The bridged segment rarely has atherosclerosis, but plaques may be seen proximally and distally. Chest pain and myocardial infarction may occur if there is >75% narrowing during systole.

Septal perforating arteries, which are normally intramural, don't narrow much during systole unless there is increased left ventricular wall tension (e.g., as may be seen with aortic stenosis, hypertensive heart disease, and hypertrophic cardiomyopathy).

References

  • Choi HS, Choi BW, Choe KO, Choi D, Yoo KJ, Kim MI, Kim J. Pitfalls, artifacts, and remedies in multi- detector row CT coronary angiography. Radiographics. 2004 May-Jun;24(3):787-800.
  • Miller SW and Boxt LM. Chapter 7: Ischemic heart disease. in Cardiac Imaging: The Requisites (third ed). Miller SW et al (eds).

Sunday, February 7, 2010

Atrial Ridges

Crista Terminalis

The crista terminalis is a smooth muscular ridge within the right atrium that represents the line of fusion between the trabeculated primitive right atrium and the smooth-walled right atrium arising from the sinus venosus. It is oriented in the cradiocaudad direction and extends from the superior vena cava to the inferior vena cava.

It can often be seen extending into the right atrium. When prominent, it may be mistaken for a tumor or thrombus.

Warfarin (Coumadin) Ridge

The warfarin (Coumadin) ridge is a ridge of smooth muscle found along the wall of the left atrium at the junction of the left atrial appendage and the entrance of the left superior pulmonary vein. It derives its name from its misidentification as a thrombus and subsequent anticoagulation therapy with warfarin.

It may also be mistaken for a pedunculated mass arising from the lateral wall of the left atrium.

References

Broderick LS, Brooks GN, Kuhlman JE. Anatomic pitfalls of the heart and pericardium. Radiographics. 2005 Mar-Apr;25(2):441-53.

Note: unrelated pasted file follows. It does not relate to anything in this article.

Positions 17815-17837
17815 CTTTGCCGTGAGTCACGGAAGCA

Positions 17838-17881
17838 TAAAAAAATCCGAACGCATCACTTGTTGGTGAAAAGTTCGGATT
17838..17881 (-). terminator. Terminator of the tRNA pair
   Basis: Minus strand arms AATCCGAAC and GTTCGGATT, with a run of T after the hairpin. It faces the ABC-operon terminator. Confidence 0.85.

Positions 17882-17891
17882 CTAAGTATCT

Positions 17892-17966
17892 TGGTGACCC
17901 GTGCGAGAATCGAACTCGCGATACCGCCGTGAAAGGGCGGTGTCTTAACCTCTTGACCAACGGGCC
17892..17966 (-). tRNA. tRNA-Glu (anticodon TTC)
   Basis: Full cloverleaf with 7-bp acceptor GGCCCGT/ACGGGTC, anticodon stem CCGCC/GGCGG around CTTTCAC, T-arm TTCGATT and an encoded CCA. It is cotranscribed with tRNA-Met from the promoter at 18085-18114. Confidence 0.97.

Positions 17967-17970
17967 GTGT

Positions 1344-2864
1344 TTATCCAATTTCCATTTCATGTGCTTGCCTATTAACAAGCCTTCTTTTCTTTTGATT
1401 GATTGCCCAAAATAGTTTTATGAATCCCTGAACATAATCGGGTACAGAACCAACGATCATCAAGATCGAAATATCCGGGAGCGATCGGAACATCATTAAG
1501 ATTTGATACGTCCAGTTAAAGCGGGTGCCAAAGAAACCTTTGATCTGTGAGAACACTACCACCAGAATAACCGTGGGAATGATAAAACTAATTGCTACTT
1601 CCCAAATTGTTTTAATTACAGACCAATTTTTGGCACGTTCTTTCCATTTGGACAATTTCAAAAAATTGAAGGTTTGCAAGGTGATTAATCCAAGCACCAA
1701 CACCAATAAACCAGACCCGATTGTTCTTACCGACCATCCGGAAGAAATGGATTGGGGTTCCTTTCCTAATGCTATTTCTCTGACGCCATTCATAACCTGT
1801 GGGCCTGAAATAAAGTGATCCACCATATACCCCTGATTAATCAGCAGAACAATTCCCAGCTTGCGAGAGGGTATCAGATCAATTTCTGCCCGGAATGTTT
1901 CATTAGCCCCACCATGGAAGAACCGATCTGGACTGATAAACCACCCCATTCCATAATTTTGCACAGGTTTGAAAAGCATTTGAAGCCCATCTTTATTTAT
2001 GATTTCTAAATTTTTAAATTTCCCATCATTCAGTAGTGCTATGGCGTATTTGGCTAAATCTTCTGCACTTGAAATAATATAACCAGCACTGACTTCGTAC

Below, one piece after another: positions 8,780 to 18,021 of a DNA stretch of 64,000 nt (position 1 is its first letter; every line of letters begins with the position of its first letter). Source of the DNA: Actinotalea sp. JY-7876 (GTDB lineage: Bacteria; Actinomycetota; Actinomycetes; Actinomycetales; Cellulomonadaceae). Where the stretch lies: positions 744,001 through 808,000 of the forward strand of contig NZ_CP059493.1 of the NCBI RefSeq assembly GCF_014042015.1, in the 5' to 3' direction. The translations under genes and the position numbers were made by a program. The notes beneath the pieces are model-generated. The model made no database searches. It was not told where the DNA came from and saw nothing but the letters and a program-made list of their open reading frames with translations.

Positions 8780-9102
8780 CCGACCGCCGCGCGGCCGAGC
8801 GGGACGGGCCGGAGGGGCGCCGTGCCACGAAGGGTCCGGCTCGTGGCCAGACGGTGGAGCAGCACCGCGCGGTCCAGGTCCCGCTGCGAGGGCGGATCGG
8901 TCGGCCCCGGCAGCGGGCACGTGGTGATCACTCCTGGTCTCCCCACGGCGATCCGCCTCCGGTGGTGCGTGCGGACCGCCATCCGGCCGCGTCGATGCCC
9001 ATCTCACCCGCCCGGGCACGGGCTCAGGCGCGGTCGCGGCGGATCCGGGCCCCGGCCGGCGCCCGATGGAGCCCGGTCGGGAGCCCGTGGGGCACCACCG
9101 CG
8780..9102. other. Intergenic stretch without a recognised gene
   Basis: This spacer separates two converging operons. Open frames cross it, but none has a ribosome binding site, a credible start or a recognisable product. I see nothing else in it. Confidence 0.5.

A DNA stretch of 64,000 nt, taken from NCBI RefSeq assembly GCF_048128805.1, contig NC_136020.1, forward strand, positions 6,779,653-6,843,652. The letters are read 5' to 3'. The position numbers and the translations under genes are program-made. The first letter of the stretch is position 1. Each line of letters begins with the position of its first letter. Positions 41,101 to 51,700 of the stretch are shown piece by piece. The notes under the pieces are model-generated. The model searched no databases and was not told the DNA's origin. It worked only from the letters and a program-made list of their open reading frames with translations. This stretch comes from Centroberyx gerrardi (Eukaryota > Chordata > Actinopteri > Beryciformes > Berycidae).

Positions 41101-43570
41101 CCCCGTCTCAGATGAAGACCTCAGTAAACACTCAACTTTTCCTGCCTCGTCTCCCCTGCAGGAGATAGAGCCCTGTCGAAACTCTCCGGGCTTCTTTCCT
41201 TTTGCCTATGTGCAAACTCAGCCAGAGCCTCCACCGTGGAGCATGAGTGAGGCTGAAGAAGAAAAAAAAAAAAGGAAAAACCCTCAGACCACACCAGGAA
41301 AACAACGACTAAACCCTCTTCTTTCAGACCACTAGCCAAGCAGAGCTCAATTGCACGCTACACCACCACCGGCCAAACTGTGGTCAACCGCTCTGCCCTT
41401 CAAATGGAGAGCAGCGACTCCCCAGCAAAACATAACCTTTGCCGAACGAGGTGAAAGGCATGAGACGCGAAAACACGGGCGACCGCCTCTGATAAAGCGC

Saturday, February 6, 2010

Branches of the Coronary Arteries

  • Conus branch: The first branch of the right coronary artery (RCA) in about 50% of cases. Courses anteriorly to supply the right ventricular outflow tract. Can also arise from the left main coronary artery (LM) or have a common origin with the RCA.
  • Sinoatrial nodal artery (SAN): Usually the second branch of the RCA. Courses toward the superior vena cava inflow near the cephalad aspect of the interatrial septum. Can also arise from the proximal left circumflex coronary artery (LCx).
  • Acute marginal branches: Arise from from the RCA and supply the anterior right ventricular wall.
  • Posterior descending artery (PDA): Also known as the posterior interventricular artery. Arises from the RCA in the majority of cases. Runs in the inferior interventricular groove and supplies the diaphragmatic surface of the ventricles and part of the interventricular septum.
  • Posterior left ventricular artery (PLV): Also known as the posterolateral branch. Arises from the RCA in the majority of cases. Supplies the inferior left ventricular wall.
  • Septal perforators: Arise from the left anterior descending (LAD) artery and supply the anterior ventricular septum.
  • Diagnonal branches: Arise from the LAD artery and supply the anterior wall of the left ventricle.
  • Ramus intermedius: The most common variation in left coronary anatomy. A third branch that arises between the LAD and LCx at the distal left main coronary artery. The ramus intermedius artery may supply the anterior or the lateral wall of the left ventricle depending on its course.
  • Obtuse marginal branches: Arise from the LCx and supply the lateral wall of the left ventricle.
The origin of the PDA determines dominance. In a right-dominant heart, the PDA is supplied by the RCA. In a left dominant heart the PDA is supplied by the LCx. In a co-dominant heart, the PDA is supplied by the RCA and the PLV is supplies by the LCx.

References

  • Kini S, Bis KG, Weaver L. Normal and variant coronary arterial and venous anatomy on high-resolution CT angiography. AJR Am J Roentgenol. 2007 Jun;188(6):1665-74.
  • Abbara S and Achenbach S. Chapter 8: Coronary Computed Tomography Angiography. in Cardiac Imaging: The Requisites (third ed). Miller SW et al (eds).

Friday, February 5, 2010

Spring Ligament

The spring (plantar calcaneonavicular) ligament arises from the medial aspect of the calcaneus and attaches to the inferior and medial surfaces of the navicular bone. The spring ligament is composed of superomedial, inferior, and "third" ligaments:
  • Superomedial: Originates from the medial aspect of the sustentaculum tali and inserts in a fanlike manner to the superomedial aspect of the navicular bone close to the talonavicular joint.
  • Inferior: Also known as the inferoplantar calcaneonavicular ligament. Originates anterior to the middle articular facet of the calcaneus at the coronoid fossa anterior to the medioplantar oblique ligament (see below) and takes a slightly oblique course to attach in a fanlike manner at the inferior beak of the navicular bone. Located plantar and lateral to the superomedial ligament.